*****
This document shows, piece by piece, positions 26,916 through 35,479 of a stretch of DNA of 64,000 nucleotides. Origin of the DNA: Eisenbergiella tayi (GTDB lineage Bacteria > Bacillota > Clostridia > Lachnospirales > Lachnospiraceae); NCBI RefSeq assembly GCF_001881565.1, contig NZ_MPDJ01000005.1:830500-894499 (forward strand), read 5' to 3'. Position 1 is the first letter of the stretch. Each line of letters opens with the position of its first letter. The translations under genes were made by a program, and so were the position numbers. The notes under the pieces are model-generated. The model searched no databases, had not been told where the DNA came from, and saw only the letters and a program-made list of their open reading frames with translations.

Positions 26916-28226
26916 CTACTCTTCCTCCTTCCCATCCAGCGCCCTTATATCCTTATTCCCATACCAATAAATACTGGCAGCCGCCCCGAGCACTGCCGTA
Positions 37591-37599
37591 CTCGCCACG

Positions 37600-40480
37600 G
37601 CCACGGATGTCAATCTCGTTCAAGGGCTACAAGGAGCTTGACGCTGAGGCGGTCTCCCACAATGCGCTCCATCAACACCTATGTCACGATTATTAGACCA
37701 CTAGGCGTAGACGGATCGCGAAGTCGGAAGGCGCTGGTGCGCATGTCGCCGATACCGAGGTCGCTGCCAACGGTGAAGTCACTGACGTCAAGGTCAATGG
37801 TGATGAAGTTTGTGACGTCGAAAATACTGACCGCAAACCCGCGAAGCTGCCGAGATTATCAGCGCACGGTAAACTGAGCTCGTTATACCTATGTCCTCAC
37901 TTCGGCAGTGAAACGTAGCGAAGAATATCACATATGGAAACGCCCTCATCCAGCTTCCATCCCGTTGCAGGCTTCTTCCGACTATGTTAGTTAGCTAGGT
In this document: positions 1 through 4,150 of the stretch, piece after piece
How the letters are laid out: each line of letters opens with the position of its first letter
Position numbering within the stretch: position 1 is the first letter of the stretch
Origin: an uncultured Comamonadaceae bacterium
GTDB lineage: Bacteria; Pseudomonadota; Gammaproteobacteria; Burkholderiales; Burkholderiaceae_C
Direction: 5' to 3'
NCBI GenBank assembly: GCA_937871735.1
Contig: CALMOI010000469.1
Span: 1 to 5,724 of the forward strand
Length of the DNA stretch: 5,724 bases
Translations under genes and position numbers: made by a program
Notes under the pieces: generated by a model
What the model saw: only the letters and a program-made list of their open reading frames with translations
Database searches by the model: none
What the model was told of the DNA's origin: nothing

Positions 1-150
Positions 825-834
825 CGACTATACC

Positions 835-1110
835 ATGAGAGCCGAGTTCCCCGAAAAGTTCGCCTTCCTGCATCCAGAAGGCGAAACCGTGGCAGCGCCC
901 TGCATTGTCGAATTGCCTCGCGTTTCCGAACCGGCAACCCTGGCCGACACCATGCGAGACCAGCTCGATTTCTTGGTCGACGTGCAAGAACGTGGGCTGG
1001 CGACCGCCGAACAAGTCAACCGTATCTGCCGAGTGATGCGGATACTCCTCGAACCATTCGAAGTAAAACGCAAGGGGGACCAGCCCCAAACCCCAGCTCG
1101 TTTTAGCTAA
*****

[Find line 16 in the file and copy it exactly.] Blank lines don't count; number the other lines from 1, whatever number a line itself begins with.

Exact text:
GTDB lineage: Bacteria; Pseudomonadota; Gammaproteobacteria; Burkholderiales; Burkholderiaceae_C